REVIEW! Limb - Saboteurs of the Sun

June 21, 2018

For those of you who have never stumbled across the band before, Limb are a London based quartet purveying the finest in doom wizardry. Their previous two recordings have entrenched the band firmly in the UK fizz scene, origins of deep doom with stoner rock licks set the band apart on the UK scene.

 

Out now on New Heavy Sounds, the band have released their third studio album, Saboteurs of the Sun, which sees the band expand on the foundation they have set themselves but yet diverge into new ground. Under the guidance of renowned producer, Russ Russell (producer of Napalm Death, Evile, The Wildhearts etc), the band have stretched the envelope, introducing elements of prog and psychedelic rock amongst other influences to produce a magnificently well-rounded album.

 

Introducing an exploration into a cosmos of bubbling synthesizers from the get go, the album opens with Wych Hel an atmospheric cacophony that draws you in immediately. Vocals from Rob Hoey have a hint of 90's grunge to them, an edge you don't normally see from a doom rich band, it's enchanting with a unique delivery that helps forge the band’s sound making this fast paced opener a stand out on the album. 

 

The pace, ferocity and intensity of the recording undulates throughout from rip roaring speed to slower doom to atmospheric prog. Following on from the quick step opener Death from Absentia is slower, more focused and a lot darker is sound. Survival Knife again returns to the atmospherics drawing in the bands new influences and driving their new direction.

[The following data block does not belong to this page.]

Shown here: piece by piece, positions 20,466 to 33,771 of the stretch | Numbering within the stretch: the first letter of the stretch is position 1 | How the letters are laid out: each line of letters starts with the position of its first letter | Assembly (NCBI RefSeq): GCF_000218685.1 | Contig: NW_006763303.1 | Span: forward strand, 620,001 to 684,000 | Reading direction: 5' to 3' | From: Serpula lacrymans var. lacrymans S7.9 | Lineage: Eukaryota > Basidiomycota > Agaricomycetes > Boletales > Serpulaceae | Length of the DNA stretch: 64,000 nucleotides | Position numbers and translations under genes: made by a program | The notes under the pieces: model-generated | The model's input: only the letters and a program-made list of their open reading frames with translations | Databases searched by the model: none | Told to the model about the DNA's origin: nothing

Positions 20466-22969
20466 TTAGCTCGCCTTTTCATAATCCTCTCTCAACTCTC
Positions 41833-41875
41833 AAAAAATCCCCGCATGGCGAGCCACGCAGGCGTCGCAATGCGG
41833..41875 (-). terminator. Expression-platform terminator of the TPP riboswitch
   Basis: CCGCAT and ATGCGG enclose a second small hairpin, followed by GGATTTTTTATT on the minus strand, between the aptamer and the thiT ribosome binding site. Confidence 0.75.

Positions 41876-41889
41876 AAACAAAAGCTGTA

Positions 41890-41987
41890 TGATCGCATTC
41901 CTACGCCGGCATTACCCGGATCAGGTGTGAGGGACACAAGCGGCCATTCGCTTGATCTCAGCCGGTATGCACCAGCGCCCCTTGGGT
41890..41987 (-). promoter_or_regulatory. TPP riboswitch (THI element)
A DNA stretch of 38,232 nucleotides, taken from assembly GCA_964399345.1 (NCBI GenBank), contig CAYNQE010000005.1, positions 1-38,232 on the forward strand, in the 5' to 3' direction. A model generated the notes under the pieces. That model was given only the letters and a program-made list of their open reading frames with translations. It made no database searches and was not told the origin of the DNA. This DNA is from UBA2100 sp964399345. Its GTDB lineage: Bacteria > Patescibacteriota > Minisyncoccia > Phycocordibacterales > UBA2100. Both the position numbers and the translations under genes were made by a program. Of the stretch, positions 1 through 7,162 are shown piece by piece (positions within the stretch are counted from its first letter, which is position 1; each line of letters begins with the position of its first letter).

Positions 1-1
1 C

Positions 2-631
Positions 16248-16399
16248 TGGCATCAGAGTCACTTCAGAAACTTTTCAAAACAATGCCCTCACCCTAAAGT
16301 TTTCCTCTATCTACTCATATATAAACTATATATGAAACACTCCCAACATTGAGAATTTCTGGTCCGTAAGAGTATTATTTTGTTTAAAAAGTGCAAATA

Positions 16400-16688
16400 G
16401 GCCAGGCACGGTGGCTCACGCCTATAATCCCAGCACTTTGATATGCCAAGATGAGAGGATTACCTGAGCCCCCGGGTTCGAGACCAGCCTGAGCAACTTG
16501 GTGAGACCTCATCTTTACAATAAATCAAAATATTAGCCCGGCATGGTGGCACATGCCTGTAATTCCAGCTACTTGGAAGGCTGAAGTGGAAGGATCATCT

Rising Tides rides the wave of undulation a straight forward rock anthem, filled to the brim with heavy riffs and a bass line to bang your head to. However, Astronaut is the real focus of the bands new way of thinking. Heavy psychedelic space rock, reminiscent of Hawkwind in paces, gives the album a while different feel, new and adventurous.

 

There’s no filler on this album, with ten magnificent well-rounded tracks, they may not flow into one another as you’d expect from a traditional album, but it somehow seems to work. Maybe in this modern age of shuffle play on streamed services we are used to the frenetic change of pace and direction, but either way it works well.

 

Limb have taken the building blocks of their previous two albums as a starting point and injected influences, new and old. With a sprinkling of Hawkwind inspired licks they’ve produced an eclectic album that fuses together into a modern psychedelic classic.

 

 

 

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